Bongo, who has more than an average at the State of WASH Facility at District Assembly but abysmal at the World Toilet Day Commemoration, occupies the fifth position on the table with 22.28%. Bawku, with more than an average mark at Partners’ Contribution to RSMS Implementation and an excellent at the World Toilet Day Commemoration, is sixth on the ODF table with 21.74%.
Builsa South follows with 19.64%, having obtained over an average mark at Partners’ Contribution to RSMS Implementation but nothing to show for the World Toilet Day Commemoration. With 18.11%, Pusiga, who got a low mark at State of the WASH Facility at District Assembly but an excellent at Electoral Area Level League Table, is eighth on the table.
Builsa North, who was abysmal at Coordinating DICCS meetings but excellent at the World Toilet Day Commemoration, is ninth with 17.24%. Talensi is tenth with 15.18%, scoring more than an average at Partners’ Contribution to RSMS Implementation and nothing at the World Toilet Day Commemoration. Nabdam follows with 7%, after getting an excellent in Partners’ Contribution to RSMS Implementation but nothing almost throughout the rest of the categories.
Bolgatanga Municipality, with 7%, occupies the same eleventh position as Nabdam, scoring the same marks. Kassena-Nankana Municipality is twelfth at the bottom of the table, obtaining 5.71% after obtaining an average at State of the WASH Facility at District Assembly and more than an average at Partners’ Contribution to RSMS Implementation.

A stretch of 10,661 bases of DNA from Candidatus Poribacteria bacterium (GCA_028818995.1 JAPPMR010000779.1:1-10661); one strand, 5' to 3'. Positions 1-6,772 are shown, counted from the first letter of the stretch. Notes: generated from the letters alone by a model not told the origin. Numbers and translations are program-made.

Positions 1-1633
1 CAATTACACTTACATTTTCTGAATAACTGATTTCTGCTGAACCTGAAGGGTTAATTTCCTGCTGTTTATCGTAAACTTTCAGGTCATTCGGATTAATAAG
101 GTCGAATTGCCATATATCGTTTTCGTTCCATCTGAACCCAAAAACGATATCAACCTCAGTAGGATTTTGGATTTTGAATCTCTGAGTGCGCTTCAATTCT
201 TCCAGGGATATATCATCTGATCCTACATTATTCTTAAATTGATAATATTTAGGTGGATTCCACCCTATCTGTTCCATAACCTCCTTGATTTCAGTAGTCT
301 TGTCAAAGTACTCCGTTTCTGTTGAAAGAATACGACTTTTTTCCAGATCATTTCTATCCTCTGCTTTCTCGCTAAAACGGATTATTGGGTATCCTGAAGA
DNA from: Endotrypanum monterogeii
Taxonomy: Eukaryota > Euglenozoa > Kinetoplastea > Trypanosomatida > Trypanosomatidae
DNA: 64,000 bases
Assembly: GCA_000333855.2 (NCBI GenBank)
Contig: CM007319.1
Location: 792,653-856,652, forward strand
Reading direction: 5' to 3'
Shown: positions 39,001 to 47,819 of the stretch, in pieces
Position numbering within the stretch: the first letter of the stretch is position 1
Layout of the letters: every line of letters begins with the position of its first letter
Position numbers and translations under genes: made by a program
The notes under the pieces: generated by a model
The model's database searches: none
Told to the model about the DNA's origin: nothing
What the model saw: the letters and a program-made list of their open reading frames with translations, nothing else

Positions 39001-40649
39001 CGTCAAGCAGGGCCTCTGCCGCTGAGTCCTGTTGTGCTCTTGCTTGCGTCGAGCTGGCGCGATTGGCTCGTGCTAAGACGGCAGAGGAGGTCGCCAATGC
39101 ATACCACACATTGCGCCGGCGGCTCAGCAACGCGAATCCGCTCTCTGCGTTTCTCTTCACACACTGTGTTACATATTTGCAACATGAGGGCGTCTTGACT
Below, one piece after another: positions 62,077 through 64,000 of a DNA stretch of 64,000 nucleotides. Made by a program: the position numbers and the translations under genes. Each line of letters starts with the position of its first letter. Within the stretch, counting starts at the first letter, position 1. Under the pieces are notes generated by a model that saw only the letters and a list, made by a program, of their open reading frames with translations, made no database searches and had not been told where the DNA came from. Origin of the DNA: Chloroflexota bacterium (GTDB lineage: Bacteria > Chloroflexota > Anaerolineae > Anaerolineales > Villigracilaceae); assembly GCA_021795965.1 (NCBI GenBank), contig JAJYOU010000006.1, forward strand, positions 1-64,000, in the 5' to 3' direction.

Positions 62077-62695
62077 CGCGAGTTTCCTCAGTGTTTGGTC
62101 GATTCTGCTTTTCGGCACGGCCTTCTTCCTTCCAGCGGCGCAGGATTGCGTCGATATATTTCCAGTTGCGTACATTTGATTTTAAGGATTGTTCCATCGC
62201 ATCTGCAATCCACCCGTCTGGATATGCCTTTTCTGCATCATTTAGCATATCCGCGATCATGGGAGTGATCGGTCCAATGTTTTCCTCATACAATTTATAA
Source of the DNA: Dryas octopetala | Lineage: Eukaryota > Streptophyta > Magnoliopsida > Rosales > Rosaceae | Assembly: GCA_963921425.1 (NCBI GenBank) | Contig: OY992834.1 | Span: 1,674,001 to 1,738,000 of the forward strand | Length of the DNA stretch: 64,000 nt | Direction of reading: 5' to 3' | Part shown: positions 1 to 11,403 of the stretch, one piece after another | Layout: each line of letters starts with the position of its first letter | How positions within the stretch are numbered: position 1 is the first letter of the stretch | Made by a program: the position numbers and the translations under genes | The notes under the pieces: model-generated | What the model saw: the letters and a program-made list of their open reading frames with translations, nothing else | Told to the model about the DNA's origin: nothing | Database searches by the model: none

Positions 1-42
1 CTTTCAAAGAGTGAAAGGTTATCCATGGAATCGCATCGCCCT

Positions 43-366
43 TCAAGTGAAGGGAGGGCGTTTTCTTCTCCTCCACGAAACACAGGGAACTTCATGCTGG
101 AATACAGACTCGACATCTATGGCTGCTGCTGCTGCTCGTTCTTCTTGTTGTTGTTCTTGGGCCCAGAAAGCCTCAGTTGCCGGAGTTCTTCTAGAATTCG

509 Communities Declared Open-Defecation-Free
Five hundred and nine (509) communities, representing 26% of the 1,990 communities in the region, have been declared open-defecation-free (ODF).
Three hundred and fifty-seven (357) of the 509 ODF communities were supported by the UNICEF through a Community-Led Total Sanitation (CLTS) approach to attain that status.
The UNICEF is not alone in the campaign being waged against open defecation and urination. Other organisations like the World Vision International, the Catholic Relief Services Ghana and the WaterAid Ghana are also on the ship, highlighting the crushing impact of the practice on public health.
The concerted effort is what has made it possible for households in the 509 communities, who used to answer to the call of nature in the bush, to have their own decent toilet facilities today.
The review meeting saw the Social Norms Campaign Champions not only relay the activities they had carried out in their own way after the previous meeting to help eradicate open defecation in the region but also draw an action plan for the last quarter of the year against the practice.
“We should not always be expecting money from donor agencies,” Jennifer Mankatah, a communications consultant with the UNICEF, stressed during the discussion. “Please, let us also see how we can do things on our own. The money is not everlasting. I’m applauding the Upper East regional champions because from all that we have been doing in the various regions, they are the most noticeable,” she remarked.